Only one day during Sh’mini Atzeret is there observance of Simchat Torah in Israel, for most Israelis, it is considered to just be another day of the Sukkot vacation. On the night after Simchat Torah, many public celebrations are held in many tows. These events, which are known as hakafot shniyot, or second processions, are full of dancing and singing meant to be simulations of the Simchat Torah using electronic equipment and professional musicians. These “reruns” of Simchat Torah lift any restrictions or wardrobe that are associated with the Jewish religion and make it accessible to the public so that the festival, which can be quite popular and can draw a crowd can be enjoyed by everyone.
Customs and Rituals of Simchat Torah
The customs typically associated with Simchat Torah present a symbolic message that emphasizes how much of a prized possession the Torah is for the Jewish people. It not only links the Jewish people across generations but also is a physical representation of our heritage and history. At the end of reading each book of the Torah, words recited help to inspire us and also help represent this history: Chazak, chazak, v’nitchazeik. This translates to “Be strong, be strong, and we will strengthen each other”. This helps the living Judaism continue to build through the practices of study, action, and commitment.
During hakafot, those not involved with carrying the Torah will traditionally wave brightly colored flags and sings songs in Hebrew. The history behind this practice and how it began is not clear. There are some scholars who feel that the practice of marching with the flags represents the 12 ancient tribes of Israel, each of which had their own banner. Others that this practice has Christian tones to it and began in the Middle Ages.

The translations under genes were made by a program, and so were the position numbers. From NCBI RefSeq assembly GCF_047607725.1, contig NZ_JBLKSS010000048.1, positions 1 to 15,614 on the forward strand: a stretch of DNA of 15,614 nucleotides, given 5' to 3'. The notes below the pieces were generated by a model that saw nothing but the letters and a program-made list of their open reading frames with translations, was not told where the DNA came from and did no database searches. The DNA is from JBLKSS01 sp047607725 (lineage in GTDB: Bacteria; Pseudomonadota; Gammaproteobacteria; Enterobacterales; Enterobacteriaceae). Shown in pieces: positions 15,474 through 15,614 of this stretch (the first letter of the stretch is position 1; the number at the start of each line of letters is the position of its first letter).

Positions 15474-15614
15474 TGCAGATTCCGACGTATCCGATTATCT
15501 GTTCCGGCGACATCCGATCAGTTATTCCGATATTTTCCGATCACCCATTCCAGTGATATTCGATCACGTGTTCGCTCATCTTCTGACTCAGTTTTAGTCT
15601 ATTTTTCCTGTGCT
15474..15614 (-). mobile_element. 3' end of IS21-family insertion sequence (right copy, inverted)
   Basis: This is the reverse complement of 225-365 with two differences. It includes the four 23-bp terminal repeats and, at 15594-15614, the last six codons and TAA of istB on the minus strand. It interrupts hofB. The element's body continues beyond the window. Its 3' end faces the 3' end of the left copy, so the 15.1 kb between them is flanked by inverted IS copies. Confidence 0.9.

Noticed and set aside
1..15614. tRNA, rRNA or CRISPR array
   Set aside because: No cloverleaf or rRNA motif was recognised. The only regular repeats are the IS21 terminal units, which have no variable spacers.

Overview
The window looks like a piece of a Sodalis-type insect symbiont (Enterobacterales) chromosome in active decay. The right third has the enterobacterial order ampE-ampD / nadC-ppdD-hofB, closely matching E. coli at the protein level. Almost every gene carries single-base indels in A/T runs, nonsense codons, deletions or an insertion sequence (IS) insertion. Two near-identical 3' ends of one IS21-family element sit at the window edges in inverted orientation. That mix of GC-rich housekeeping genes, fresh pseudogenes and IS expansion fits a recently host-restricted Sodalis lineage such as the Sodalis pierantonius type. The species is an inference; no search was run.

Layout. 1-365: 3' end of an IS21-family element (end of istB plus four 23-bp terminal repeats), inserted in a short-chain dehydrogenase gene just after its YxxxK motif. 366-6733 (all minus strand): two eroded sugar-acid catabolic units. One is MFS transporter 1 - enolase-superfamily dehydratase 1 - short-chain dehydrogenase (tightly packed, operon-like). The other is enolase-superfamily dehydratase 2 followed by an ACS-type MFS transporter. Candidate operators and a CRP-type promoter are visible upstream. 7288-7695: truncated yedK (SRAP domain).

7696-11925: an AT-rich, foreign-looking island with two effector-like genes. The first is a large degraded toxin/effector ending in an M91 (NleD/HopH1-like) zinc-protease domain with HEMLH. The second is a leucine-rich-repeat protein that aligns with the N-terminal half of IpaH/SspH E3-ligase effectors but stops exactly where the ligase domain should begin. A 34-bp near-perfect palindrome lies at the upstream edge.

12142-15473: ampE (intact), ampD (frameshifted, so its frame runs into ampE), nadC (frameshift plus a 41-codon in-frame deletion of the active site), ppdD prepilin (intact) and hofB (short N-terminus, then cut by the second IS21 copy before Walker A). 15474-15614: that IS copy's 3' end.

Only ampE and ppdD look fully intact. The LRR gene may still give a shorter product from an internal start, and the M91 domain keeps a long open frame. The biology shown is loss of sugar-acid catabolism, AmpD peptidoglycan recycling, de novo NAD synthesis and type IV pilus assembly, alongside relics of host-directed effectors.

The focal point of the celebration of the Simchat Torah is the Torah service itself. The Torah is opened by either a rabbi, cantor, or member of the congregation and the last section of the fifth book of the Torah, Deuteronomy, will be read. After that has been completed, the opening section from the first book of the Torah, Genesis will then be read by a second person. The ending of the fifth book tells about the death and the legacy of Moses, who was a prophet and leader of the Jewish people. Genesis, or B’reishit, are the first words of the Torah and tells the story of the creation of the world by God.
On Simchat Torah, a practice that occurs in many synagogues is to have each member of the congregation to recite a blessing before and after the Torah is read. This is known as an aliyah and some may choose to call the children who have not reached their bar or bar mitzvah ages as of yet to the Torah to receive a blessing from the rabbi while a tallit or prayer shawl is spread above their heads and they stand in front of the rest of the congregation. Simchat Torah can also be a time that children who are just entering religious school receive a blessing in Reform synagogues. This practice is known as consecration.